What is mandatory for all of our products, and what is implemented during the development stage in particular?


  • Push notifications — every product is obliged to ask for permission for sending push notifications, even when its functionality doesn't demand it. To increase conversions, we inserted an intermediary screen in certain products. This allowed us to use push notifications to remind the user about our product or advertise a new one, thus redirecting traffic from one channel into another. This has a number of advantages that we’ll discuss later. We used our own software for push notification, and we’re currently switching over to a very convenient service called Parse.
  • Splash screens and banners — even if you have an ad-based monetization model, we strongly recommend adding this option to enable your own banners or full-screen ads. They should be controlled from a server. So, you can remotely enable and disable ads, as well as swap art and links in and out of ads.
  • Email subscriptions are still a very effective promotional tool with high conversion rates. And you never know who might have subscribed to your mailouts. One of your subscribers could be a journalist from the Washington Post who goes on to write an article about you. By the way, it was actually a mailout that introduced us to one of our best partners, the website Appadvice.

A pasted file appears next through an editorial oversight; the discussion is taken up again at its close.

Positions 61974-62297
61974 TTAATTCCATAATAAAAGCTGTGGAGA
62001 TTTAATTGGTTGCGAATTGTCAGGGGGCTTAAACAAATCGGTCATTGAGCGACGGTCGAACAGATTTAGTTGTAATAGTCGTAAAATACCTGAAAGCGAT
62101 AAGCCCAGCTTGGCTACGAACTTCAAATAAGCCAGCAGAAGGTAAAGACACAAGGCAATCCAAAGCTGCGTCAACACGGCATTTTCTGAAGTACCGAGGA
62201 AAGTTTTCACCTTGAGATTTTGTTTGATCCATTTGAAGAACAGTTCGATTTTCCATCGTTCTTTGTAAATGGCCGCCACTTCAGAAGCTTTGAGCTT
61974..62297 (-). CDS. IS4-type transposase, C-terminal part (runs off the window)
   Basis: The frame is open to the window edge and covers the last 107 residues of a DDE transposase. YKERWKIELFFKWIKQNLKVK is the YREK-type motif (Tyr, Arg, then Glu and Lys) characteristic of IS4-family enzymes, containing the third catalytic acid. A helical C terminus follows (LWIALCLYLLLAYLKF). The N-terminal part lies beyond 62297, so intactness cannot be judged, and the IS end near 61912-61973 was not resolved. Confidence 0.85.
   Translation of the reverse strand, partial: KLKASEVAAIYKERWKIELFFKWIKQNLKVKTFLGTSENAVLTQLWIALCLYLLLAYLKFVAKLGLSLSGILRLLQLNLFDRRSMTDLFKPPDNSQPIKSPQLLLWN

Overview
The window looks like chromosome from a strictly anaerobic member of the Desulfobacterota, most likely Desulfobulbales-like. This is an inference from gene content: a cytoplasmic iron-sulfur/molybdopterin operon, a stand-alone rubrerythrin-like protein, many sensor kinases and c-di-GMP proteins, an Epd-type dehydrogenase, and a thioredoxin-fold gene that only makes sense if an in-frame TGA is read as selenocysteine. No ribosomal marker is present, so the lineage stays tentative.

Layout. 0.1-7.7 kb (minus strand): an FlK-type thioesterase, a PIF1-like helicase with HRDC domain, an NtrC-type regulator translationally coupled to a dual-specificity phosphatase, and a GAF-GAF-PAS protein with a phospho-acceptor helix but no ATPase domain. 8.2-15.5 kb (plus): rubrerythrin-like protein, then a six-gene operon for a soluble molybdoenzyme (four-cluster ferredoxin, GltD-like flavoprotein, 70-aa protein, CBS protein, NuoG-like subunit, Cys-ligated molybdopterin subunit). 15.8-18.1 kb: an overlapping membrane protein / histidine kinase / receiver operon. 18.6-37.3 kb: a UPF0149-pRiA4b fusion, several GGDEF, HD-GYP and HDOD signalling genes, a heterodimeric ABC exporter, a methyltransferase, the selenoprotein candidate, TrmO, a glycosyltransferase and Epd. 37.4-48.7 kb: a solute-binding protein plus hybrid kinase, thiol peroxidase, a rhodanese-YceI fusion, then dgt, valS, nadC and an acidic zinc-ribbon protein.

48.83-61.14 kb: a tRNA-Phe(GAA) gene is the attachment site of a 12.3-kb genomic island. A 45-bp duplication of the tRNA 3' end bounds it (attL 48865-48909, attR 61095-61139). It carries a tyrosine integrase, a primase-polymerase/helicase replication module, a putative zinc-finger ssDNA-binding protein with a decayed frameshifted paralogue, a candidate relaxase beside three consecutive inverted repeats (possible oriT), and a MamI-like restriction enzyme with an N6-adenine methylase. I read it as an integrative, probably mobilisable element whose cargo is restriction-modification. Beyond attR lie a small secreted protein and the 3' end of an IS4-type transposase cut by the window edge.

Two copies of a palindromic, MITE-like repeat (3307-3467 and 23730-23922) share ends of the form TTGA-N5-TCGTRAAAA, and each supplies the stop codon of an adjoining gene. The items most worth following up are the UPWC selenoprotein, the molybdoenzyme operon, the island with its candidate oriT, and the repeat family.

Summing up, if you have a product or suite of products, you’ll be able to get a significant amount of free traffic when the next one comes out. And if you’re a multi-brand company, you can launch a series of products that work to support the primary one, but this is a topic for another article.


You’ll also want to pay special attention to analytics on the Base Layer. We can’t get into all of this just in one article, so we’ll give you a few quick recommendations for now. For analytics, we recommend using Flurry, [Google Analytics](Google Analytics), and Mixpanel (paid).


Key Layer


This is the layer of iTunes Connect, i.e. it’s the place where you create the face of your product. There are already millions of articles and thousands of presentations out there about how to pick the right icon, draw screenshots that will sell your product, and select keywords. You can find all this stuff very easily, and if you’ve been developing apps for a long time, you're already sick of it.